60-year-old Taidiao wine (太雕酒) - really savory, showing lots of salty plum. Sooo rich and so much depth in flavors.

Jade Lagoon (上湯白菜膽) - I could not have imagined a prettier sight when this showed up at our table. The bok choy (白菜) has been meticulously trimmed so that only the hearts were cooked, and the presentation was simply stunning. Once again, the poetic name turned out to be quite fitting.

The vegetable was served with superior broth (上湯) that was so delicious that I decided to ask for more of the chicken oil rice from earlier and scooped it into the bowl of broth. Rice Rice Baby thought it was a good idea, too.

E-fu delight (乾燒伊麵) - at the request of some greedy pig, our hostess served up a noodle dish on top of the rice we had earlier.

The addition of shrimp roe absolutely made the dish. Oh, I even considered doing as the Americans would... which was serving "lo mein" on top of rice by putting the chicken oil rice next to the noodles on the plate. But I resisted the temptation.

We were served newly-harvested tea from Yunnan which came from trees that were over a thousand years old, and brewed with the addition of a few rose buds. Very, very fragrant... and the rose was clearly noticeable.

Pan Tang memories (馬蹄糕)
- thanks to mom's love of the Cantonese water chestnut pudding, I've tasted my fair share of offerings from around town. This was made using water chestnuts grown in Pan Tang (泮塘).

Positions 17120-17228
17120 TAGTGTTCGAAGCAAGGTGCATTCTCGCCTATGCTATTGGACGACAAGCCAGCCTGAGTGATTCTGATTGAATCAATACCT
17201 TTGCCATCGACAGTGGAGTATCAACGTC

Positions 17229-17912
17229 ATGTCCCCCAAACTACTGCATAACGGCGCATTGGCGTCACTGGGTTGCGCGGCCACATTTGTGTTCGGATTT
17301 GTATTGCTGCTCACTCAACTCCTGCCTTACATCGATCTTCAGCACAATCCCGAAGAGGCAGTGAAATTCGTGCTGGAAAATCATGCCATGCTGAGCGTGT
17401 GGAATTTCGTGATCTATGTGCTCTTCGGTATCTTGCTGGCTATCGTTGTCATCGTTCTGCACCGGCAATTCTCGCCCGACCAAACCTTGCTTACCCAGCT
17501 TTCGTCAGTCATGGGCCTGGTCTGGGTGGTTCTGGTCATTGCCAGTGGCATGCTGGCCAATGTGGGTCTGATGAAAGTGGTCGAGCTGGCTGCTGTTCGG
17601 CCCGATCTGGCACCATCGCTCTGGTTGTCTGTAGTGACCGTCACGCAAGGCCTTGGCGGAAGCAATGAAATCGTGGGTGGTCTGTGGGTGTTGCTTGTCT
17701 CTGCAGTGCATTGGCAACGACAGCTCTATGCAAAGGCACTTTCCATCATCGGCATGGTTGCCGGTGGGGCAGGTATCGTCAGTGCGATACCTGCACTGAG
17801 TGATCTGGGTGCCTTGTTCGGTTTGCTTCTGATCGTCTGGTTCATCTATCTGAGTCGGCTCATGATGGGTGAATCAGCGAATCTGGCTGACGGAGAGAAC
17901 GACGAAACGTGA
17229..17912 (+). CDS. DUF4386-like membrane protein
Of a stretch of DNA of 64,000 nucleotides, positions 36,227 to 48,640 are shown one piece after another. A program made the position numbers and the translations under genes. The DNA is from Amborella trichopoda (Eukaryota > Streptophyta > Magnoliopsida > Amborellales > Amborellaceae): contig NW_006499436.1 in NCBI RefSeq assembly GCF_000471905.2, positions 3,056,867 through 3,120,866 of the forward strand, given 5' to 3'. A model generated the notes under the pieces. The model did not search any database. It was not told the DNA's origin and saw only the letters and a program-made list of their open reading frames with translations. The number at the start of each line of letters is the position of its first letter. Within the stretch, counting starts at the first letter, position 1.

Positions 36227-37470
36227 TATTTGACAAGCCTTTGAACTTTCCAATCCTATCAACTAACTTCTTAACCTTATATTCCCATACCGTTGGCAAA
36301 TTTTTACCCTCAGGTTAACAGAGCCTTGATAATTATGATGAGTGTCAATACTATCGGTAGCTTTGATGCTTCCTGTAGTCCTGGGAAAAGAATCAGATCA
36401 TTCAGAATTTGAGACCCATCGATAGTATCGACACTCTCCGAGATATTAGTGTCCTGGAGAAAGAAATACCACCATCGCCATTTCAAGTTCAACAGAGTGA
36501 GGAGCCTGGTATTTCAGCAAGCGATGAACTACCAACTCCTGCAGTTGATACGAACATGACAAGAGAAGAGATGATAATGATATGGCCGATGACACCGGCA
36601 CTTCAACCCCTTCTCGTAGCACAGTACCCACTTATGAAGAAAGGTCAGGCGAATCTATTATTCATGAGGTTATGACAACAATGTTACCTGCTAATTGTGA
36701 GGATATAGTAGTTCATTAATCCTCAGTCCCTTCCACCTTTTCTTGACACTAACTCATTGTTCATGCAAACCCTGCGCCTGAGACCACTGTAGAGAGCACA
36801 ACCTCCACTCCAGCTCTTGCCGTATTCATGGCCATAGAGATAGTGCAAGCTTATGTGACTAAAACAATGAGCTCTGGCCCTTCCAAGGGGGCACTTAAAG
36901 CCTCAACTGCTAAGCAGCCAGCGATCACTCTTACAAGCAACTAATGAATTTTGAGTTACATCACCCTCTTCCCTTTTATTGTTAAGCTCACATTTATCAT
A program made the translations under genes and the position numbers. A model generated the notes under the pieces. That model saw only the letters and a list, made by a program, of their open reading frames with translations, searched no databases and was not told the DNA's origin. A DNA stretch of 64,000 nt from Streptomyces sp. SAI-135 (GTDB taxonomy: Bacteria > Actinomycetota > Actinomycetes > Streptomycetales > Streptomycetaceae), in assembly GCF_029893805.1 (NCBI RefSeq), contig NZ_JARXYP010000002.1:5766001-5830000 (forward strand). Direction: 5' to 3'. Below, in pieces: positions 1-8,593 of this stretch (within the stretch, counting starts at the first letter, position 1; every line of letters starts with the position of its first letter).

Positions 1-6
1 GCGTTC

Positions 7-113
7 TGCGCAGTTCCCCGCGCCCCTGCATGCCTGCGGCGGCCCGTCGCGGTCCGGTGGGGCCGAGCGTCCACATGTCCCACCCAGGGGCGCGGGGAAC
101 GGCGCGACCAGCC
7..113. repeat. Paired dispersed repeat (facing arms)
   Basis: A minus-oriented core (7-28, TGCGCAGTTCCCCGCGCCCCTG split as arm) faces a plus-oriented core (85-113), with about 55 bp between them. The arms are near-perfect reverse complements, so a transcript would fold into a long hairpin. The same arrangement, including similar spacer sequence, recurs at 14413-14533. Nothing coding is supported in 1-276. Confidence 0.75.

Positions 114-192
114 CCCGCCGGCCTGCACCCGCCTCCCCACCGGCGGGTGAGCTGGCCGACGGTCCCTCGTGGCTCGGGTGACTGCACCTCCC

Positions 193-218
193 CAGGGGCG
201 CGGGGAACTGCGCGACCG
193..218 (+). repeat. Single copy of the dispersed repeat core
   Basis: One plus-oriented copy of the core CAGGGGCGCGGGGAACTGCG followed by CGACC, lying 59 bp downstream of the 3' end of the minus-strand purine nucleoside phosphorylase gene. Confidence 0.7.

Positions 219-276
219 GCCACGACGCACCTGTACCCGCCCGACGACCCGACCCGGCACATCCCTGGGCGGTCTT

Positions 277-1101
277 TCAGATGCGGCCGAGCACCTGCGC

These thick slices of pudding were so soft and wobbly, with crunchy bits of water chestnuts - which had been crushed and not sliced. Loved the flavors from caramelized sugar. This was surely the best I've ever tasted.

8 treasures (蔗汁八寶糕) - as much as I love pudding made with sugar cane juice, I was surprised that I didn't prefer this over the other pudding. Perhaps because the cane sugar didn't get caramelized. These came with lily bulb, lotus seeds, split peas, and goji (枸杞) berries.

A beautifully-arranged fruit plate, with muscat grapes, persimmon, strawberries, blueberries, and Beni Madonna (紅まどんな) oranges.

Mango ice cream - made in-house by Uncle Joe with mango from the Philippines. I LOVE THIS!

Coffee ice cream - another stunner. I love, love coffee ice cream.

The damage tonight...

I was beyond stuffed at the end of the evening, but I couldn't have been happier. For just about each dish we had tonight, one would be hard pressed to find a superior version outside our hosts' home. This was, truly and undoubtedly, the height of fine Cantonese cuisine. That I was allowed the privilege of tasting them left me humbled.

And since our kitchen is full of pure white Corelle thanks to Sankala's mom, perhaps it's time we upgraded our china...


Anonymous said...

How many sharks died for that dish?

Peech said...

Even one is too many, which is why I don't eat shark's fin.